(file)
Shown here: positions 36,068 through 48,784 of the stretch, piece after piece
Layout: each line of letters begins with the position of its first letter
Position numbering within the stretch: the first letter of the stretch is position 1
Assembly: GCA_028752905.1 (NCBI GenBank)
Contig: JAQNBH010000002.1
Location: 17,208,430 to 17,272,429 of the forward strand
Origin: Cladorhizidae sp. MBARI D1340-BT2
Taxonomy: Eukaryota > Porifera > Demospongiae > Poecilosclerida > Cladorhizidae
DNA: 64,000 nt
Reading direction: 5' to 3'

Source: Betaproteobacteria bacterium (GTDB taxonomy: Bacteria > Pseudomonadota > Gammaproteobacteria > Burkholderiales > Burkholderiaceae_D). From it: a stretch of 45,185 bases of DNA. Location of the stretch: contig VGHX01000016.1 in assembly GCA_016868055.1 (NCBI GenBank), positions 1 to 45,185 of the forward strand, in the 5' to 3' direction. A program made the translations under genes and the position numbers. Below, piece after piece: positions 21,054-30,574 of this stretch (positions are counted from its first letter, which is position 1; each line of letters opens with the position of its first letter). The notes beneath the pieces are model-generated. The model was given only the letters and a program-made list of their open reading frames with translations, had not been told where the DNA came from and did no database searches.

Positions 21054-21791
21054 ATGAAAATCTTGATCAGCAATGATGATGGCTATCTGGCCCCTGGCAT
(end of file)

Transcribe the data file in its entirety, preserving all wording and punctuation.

Shown here: positions 36,068 through 48,784 of the stretch, piece after piece
Layout: each line of letters begins with the position of its first letter
Position numbering within the stretch: the first letter of the stretch is position 1
Assembly: GCA_028752905.1 (NCBI GenBank)
Contig: JAQNBH010000002.1
Location: 17,208,430 to 17,272,429 of the forward strand
Origin: Cladorhizidae sp. MBARI D1340-BT2
Taxonomy: Eukaryota > Porifera > Demospongiae > Poecilosclerida > Cladorhizidae
DNA: 64,000 nt
Reading direction: 5' to 3'

Source: Betaproteobacteria bacterium (GTDB taxonomy: Bacteria > Pseudomonadota > Gammaproteobacteria > Burkholderiales > Burkholderiaceae_D). From it: a stretch of 45,185 bases of DNA. Location of the stretch: contig VGHX01000016.1 in assembly GCA_016868055.1 (NCBI GenBank), positions 1 to 45,185 of the forward strand, in the 5' to 3' direction. A program made the translations under genes and the position numbers. Below, piece after piece: positions 21,054-30,574 of this stretch (positions are counted from its first letter, which is position 1; each line of letters opens with the position of its first letter). The notes beneath the pieces are model-generated. The model was given only the letters and a program-made list of their open reading frames with translations, had not been told where the DNA came from and did no database searches.

Positions 21054-21791
21054 ATGAAAATCTTGATCAGCAATGATGATGGCTATCTGGCCCCTGGCAT